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Coat of arms of Minusio
Coat of arms
Location of Minusio
Minusio is located in Switzerland
Minusio is located in Canton of Ticino
Coordinates: 46°11′N 8°49′E / 46.183°N 8.817°E / 46.183; 8.817Coordinates: 46°11′N 8°49′E / 46.183°N 8.817°E / 46.183; 8.817
 • MayorSindaco
 • Total5.85 km2 (2.26 sq mi)
246 m (807 ft)
 • Total7,303
 • Density1,200/km2 (3,200/sq mi)
Postal code
SFOS number5118
Surrounded byAvegno, Brione sopra Minusio, Gambarogno, Locarno, Muralto, Orselina, Tenero-Contra
SFSO statistics

Minusio is a municipality in the district of Locarno in the canton of Ticino in Switzerland.


In the Ceresole section, a significant Iron Age necropolis (c. 6th-5th century BC) was discovered. It held about 20 graves and rich grave goods. Nearby, several Roman graveyards from the 1st and 2nd Centuries AD, were discovered. The Roman graveyards are among the most important in Ticino because of the complexity of the system and the amount of material. A discovery in 1936 found about 30 graves. In the Roman era, Minusio was a minor settlement outside of Muralto, which was the center of the Roman presence in the Locarno area.[3]

Lake Maggiore, with Minusio along the lake in the center, foreground

Minusio is first mentioned in 1061 as Menuxio, though this comes from a copy of the original from 1402. In 1200 it was mentioned as Menuxio. It used to be known by its German name, Maniss, though this is no longer used.[3] During the Middle Ages, it was a village, which, together with Brione sopra Minusio and Mergoscia formed a Vicinanza. By the time that the village laws were written down in 1313, Minusio had separated from Mergoscia. Brione dissolved as an independent village gradually until 1479 when it ceased to exist independently. Traces of the old vicinanza remained until 1952 in the so-called Comunella dei tre comuni which held common property and court rights. Minusio owned fishing and grazing rights in the Magadino valley, and shared ownership of the Terricciole region with Mergoscia and Locarno until 1920. The town mayor was picked by the four squadre (town sections) of Rivapiana, Cadogno, Frizzi and Mezzo, each in turn. Between 1803-39, Minusio was the capital of the district of Navegna. In 1839, it supported the anti-Confederation side in the constitutional struggles. When they lost the conflict, it lost not only its role as district capital to Tenero, but was also occupied by the military.[3]

The town church was led by a chaplain under the archpriest of S. Vittore in Locarno. The village of Mondacce became part of the parish of Gordola in 1698 and then in 1921, the parish of Tenero. Minusio became an independent parish in 1798, and in 1949 was granted a provost. The parish church of San Rocco was first built at the end of the 15th century, but was completely rebuilt in 1795-1801. The oldest religious building in the municipality is the Church of San Quirico in Rivapiana which was first mentioned in 1313. In the late 18th century an extension was added to the church. It contains remains of frescoes from the 13th-14th and the 15th-16th Centuries as well as a fragment of a Gallo-Roman votive altar. The church bell tower originally functioned as a guard tower. The church of S. Maria delle Grazie was erected at the beginning of the 17th century. The Holy Cross Chapel was built in the 18th century. The chapel of Santa Maria dei Sette Dolori (1630) is attached to the Casa di Ferro, a military base, which had built by Peter Ammann a Pro in 1558.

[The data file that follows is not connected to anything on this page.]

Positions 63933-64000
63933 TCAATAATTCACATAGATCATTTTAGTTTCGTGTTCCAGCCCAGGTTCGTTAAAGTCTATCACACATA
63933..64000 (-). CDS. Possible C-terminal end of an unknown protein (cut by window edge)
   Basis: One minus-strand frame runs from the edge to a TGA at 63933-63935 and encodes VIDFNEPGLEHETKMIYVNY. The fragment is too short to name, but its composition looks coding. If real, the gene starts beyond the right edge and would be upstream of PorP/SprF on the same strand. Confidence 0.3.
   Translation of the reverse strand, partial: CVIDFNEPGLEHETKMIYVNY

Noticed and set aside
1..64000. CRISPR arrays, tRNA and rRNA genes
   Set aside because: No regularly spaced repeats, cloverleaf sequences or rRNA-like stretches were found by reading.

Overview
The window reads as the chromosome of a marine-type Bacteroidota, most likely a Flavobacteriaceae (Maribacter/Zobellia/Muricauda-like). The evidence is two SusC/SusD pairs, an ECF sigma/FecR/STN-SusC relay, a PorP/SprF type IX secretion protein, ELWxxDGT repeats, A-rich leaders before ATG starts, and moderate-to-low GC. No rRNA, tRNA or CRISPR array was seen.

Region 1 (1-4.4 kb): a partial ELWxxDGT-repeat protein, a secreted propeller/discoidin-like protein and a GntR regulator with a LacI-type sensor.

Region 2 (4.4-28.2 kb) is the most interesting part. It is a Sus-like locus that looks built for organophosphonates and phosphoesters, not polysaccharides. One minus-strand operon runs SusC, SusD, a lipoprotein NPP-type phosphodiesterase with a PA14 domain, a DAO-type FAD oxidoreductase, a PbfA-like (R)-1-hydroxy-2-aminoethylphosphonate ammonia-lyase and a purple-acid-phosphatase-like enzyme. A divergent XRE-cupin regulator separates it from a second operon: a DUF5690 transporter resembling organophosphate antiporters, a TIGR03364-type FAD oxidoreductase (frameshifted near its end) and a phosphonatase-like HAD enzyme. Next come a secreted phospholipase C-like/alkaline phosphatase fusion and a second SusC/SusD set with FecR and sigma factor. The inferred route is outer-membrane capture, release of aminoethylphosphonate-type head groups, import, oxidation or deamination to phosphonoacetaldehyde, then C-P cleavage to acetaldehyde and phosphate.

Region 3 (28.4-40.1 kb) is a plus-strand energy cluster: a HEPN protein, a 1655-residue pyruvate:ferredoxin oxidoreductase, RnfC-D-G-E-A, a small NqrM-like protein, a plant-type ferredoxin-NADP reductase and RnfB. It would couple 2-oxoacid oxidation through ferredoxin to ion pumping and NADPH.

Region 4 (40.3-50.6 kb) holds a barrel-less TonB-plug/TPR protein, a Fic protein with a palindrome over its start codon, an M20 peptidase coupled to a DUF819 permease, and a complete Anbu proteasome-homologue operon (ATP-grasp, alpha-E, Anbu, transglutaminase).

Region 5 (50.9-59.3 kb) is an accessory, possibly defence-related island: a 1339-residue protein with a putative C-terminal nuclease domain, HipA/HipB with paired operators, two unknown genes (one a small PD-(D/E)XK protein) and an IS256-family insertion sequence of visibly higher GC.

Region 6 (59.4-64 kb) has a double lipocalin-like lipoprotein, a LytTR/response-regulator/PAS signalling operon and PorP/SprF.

In the 18th and 19th Centuries several notable villas were built, though some of them have been demolished or have collapsed. However, several Art Nouveau villas from the 20th century are still occupied. The Villa La Baronata in Mappo dates from the 17th century and in the 19th century housed several famous refugees. The Elisarion villa was built in 1925-29 as a residence and temple. It was taken over in 1981 by the municipality and set up a cultural center.[3]

La Baronata[edit]

La Baronata

It was here that Giovanni Antonio Marcacci (1769–1854) built La Baronata as a summer house. The building was bought by Mikhail Bakunin in 1873 with money he obtained from Carlo Cafiero. They planned that possession of the building would give Bakunin the status of a land-owner, helping him gain Swiss citizenship, and to provide premises for storing arms and providing accommodation in aid of the anarchist international. A second building was erected, a lake dug and a number of fruit trees planted. With the addition of a cow, a carriage and two horses, a milkmaid and a groom were employed. When Bakunin's wife, Antonia Kwiatkowska, was on her way there in July 1874, her lover, Carlo Gambuzzi informed her that the house had been bought through the abuse of Cafiero's generosity. On her arrival, Bakunin originally denied this and at first persuaded Cafiero to agree. However, on reflection, Cafiero told Bakunin on 15 July that he had indeed abused their friendship and that he would not spend any more money, thought or energy on La Baronata, rather devoting the fraction left of his inheritance on buying weapons for the proposed revolution in Italy. "The days following the 15th were a veritable hell" Bakunin later wrote. On 25 July Bakunin signed over the deeds of the building to Cafiero and resolved to die on the barricades in Bologna.